Article Data

  • Views 328
  • Dowloads 123

Original Research

Open Access

Prediction of high-flow nasal cannula failure in patients with acute respiratory failure by measuring the cross-sectional area of the diaphragmatic crus and ROX index

  • Hyun Joon Kim1
  • Jisoo Jeong2
  • Hyung Jun Moon1
  • Hyun Jung Lee1
  • Dongkil Jeong1
  • Tae Yong Shin1
  • Jeong Ah Hwang3
  • Dongwook Lee1,*,

1Department of Emergency medicine, Soonchunhyang University Hospital, 31151 Cheonan, Republic of Korea

2Department of Hemato-oncology, Soonchunhyang University Hospital, 31151 Cheonan, Republic of Korea

3Department of Radiology and Center for Imaging Science, Samsung Medical Center, Sungkyunkwan University School of Medicine, 06351 Seoul, Republic of Korea

DOI: 10.22514/sv.2023.084 Vol.19,Issue 5,September 2023 pp.169-177

Submitted: 05 October 2022 Accepted: 01 December 2022

Published: 08 September 2023

*Corresponding Author(s): Dongwook Lee E-mail:


The delayed prediction of high-flow nasal cannula (HFNC) failure is associated with poor prognosis in patients with acute respiratory failure (ARF) treated with HFNCs. This study aimed to identify the early predictors for requiring mechanical ventilation (MV) in ARF patients treated with HFNCs. This was a single-center retrospective observational study based on ARF patients older than 18 years, treated with HFNC, and had chest computed tomography (CT) scans performed in the emergency department (ED) of a tertiary hospital between July 2018 and June 2020. The demographic and laboratory data were collected, and the cross-sectional area (CSA) of the diaphragmatic crus was measured on the chest CT scan. Two hundred and twenty-nine patients with ARF (92 females and 137 males) were treated with HFNCs during the study period and included in this study. Twenty-five female patients (27.17%) and 32 male patients (23.36%) required subsequent intubation and MV and were categorized as HFNC failures. Their respiratory rate-oxygenation (ROX) indexes were acquired at two hours, and the average CSA of the diaphragmatic crura was integrated to analyze the predictive power, which showed good predictive accuracy in both gender groups (area under the receiver operating characteristic curves (AUROC) for females, 0.778, and males, 0.782). The optimal ROC curve cutoff point for the average CSA of the diaphragmatic crus was estimated to be 1.48 cm2 in female patients and 1.64 cm2 in male patients. Altogether, these results indicated that the CSA measurement of the diaphragmatic crus on CT in ARF patients might help predict the risk of HFNC failure.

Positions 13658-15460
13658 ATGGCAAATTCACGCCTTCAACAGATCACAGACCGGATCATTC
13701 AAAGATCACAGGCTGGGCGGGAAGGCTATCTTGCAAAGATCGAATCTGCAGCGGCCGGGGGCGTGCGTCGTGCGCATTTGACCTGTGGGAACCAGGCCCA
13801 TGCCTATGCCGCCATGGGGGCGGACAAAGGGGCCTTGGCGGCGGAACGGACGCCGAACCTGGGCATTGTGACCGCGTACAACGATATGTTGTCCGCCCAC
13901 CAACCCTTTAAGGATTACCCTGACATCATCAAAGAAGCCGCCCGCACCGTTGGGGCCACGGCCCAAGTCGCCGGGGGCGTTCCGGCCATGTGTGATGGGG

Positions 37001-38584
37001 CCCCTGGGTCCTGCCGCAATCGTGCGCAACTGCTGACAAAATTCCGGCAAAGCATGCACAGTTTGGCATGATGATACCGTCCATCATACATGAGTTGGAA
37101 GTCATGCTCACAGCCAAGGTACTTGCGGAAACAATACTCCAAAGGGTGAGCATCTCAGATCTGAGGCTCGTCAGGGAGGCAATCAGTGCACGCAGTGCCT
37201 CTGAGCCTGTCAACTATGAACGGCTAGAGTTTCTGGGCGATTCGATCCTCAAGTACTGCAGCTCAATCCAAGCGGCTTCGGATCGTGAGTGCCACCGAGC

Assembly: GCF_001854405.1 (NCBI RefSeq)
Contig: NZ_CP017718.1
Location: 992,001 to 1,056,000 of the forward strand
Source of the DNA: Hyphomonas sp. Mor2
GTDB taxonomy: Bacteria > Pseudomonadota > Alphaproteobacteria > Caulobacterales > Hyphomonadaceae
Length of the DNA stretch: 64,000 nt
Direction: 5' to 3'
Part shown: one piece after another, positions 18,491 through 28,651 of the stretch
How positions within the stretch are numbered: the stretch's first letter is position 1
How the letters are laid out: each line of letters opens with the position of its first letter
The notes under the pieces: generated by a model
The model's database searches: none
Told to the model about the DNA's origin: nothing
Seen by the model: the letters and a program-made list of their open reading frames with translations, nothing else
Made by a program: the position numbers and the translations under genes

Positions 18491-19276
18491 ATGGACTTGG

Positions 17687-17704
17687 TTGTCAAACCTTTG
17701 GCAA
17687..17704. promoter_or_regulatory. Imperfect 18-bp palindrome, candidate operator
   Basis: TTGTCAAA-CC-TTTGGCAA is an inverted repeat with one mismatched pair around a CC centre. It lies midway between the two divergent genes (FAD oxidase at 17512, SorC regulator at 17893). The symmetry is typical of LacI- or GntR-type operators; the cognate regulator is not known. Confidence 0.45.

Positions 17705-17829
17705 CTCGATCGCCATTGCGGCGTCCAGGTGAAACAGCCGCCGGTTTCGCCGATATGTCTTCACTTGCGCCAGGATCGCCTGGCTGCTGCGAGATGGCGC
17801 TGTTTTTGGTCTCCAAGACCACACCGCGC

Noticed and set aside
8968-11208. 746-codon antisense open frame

Respiratory failure; Emergency departments; Respiratory muscles; Computed tomography; x-ray

Cite and Share

Hyun Joon Kim,Jisoo Jeong,Hyung Jun Moon,Hyun Jung Lee,Dongkil Jeong,Tae Yong Shin,Jeong Ah Hwang,Dongwook Lee. Prediction of high-flow nasal cannula failure in patients with acute respiratory failure by measuring the cross-sectional area of the diaphragmatic crus and ROX index. Signa Vitae. 2023. 19(5);169-177.


[1] Society AT. Dyspnea: mechanisms, assessment, and management: a consensus statement. American Journal of Respiratory and Critical Care Medicine. 1999; 159: 321–340.

[2] Lenglet H, Sztrymf B, Leroy C, Brun P, Dreyfuss D, Ricard J-D. Humidified high flow nasal oxygen during respiratory failure in the emergency department: feasibility and efficacy. Respiratory Care. 2012; 57: 1873–1878.

[3] Roca O, Riera J, Torres F, Masclans JR. High-flow oxygen therapy in acute respiratory failure. Respiratory Care. 2010; 55: 408–413.

[4] Roca O, Messika J, Caralt B, García-de-Acilu M, Sztrymf B, Ricard J-D, et al. Predicting success of high-flow nasal cannula in pneumonia patients with hypoxemic respiratory failure: the utility of the ROX index. Journal of Critical Care. 2016; 35: 200–205.

[5] Chanques G, Riboulet F, Molinari N, Carr J, Jung B, Prades A, et al. Comparison of three high flow oxygen therapy delivery devices: a clinical physiological cross-over study. Minerva Anestesiologica. 2013; 79: 1344–1355.